By Alice Irvine – @the.polka.dot.palace
It’s no secret that I’m a big fan of the Juliette shirt; it’s an everyday staple with a bit of edge, and it has so much potential for putting your own stamp on it. I made myself one with pleated cap sleeves and the seamstress curse struck: my sister said, “Can you make me one too?” Of course I happily obliged, and here I’m going to explain how to make your own pleated cap sleeves (whether for yourself or a pesky sibling is for you to decide!)
The seamstress: Alice Irvine
I have always been obsessed with clothes. Growing up I would sketch designs for clothes and accessories, and I was given a sewing machine for my 16th birthday (I used this machine until 18 months ago!), which was an absolute game-changer. I studied fashion at university but soon found photography taking a higher priority for me; that’s what I ended up focusing my degree on, and it now forms part of my career
Sewing took a back seat and to be honest, for a while I didn’t realise it was missing from my life. I got married in 2015 and hand made all the decorations for the wedding; every evening after work I would get home and spend hours making and crafting, and that’s what reignited my passion for sewing.
I started my blog to create a central resource for my creative pursuits. I’m obsessed with fashion and the way it enables people to express themselves, so I hope to build the website to inspire people through how-to tutorials (I pattern hack a lot, and want to make this accessible), trend reports, street style photos and portraits I take of other seamstresses and makers.
I can’t imagine my life without sewing. It has opened up so many doors and allowed me to develop new skills, make new friends, and create totally unique garments.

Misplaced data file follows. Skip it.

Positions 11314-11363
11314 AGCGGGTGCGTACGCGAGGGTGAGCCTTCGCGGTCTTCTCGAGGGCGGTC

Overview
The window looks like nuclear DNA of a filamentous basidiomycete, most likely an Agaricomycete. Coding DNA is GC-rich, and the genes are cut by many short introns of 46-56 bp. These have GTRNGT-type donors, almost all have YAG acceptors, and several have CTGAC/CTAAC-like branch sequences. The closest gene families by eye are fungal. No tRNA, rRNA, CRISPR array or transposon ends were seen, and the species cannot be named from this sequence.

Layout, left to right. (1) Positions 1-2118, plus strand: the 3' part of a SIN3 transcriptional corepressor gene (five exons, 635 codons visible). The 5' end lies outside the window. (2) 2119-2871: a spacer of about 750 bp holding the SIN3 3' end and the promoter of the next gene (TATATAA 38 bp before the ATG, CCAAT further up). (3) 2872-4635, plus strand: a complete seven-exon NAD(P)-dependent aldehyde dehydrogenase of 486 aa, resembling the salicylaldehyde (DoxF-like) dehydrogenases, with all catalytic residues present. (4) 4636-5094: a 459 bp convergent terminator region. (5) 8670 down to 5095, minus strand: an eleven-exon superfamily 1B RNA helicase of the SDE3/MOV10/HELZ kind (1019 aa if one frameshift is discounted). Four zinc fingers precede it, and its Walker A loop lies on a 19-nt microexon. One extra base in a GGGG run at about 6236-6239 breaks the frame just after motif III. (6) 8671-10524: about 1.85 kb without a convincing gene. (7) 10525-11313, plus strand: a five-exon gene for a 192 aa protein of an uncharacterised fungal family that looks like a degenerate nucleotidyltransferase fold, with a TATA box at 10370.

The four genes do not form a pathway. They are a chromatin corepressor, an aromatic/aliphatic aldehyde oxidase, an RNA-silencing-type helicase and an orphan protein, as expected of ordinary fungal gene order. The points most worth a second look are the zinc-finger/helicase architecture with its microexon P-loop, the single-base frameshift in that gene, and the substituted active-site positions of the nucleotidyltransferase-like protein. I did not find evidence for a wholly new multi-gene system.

On top of the supplies listed on the instruction booklet you will need 1 3/4 yard of 3/8’’ bias tape .
You’ll also need the sewing pattern for the I AM Juliette shirt, discover it now.
CUTTING THE FABRIC
Cut all pieces as normal, but don’t cut the sleeves.
Make the shirt as per the instructions up to the point where the sleeves are inserted (step 4).
You can add the collar before or after the following steps, but you may find it easier to envisage how you want the sleeves to sit if the collar is on and the buttons are sewn.
PREPARING THE PATTERN FOR THE CAP SLEEVES
Try the shirt on, you’ll probably find the armholes are sitting at an awkward, slightly-too-wide place. Use tailors chalk to draw directly on the shirt where you would like the cap sleeves to sit (bearing in mind a seam allowance), you may find you want to take in a bit almost the whole way round the arm hole. Just do this on one side of the shirt; you’ll then use that side as a template for the other side so they’re symmetrical.
Cut the marked section off in one continuous piece; don’t chop it in small sections. You will need it to make the pattern piece for the cap sleeves and also to cut the other side symmetrically. Lay the shirt flat and use the cut piece as a template to cut the other side. It’s near impossible to do this in one continuous piece so I traced the line on the back, flipped it and then traced the front.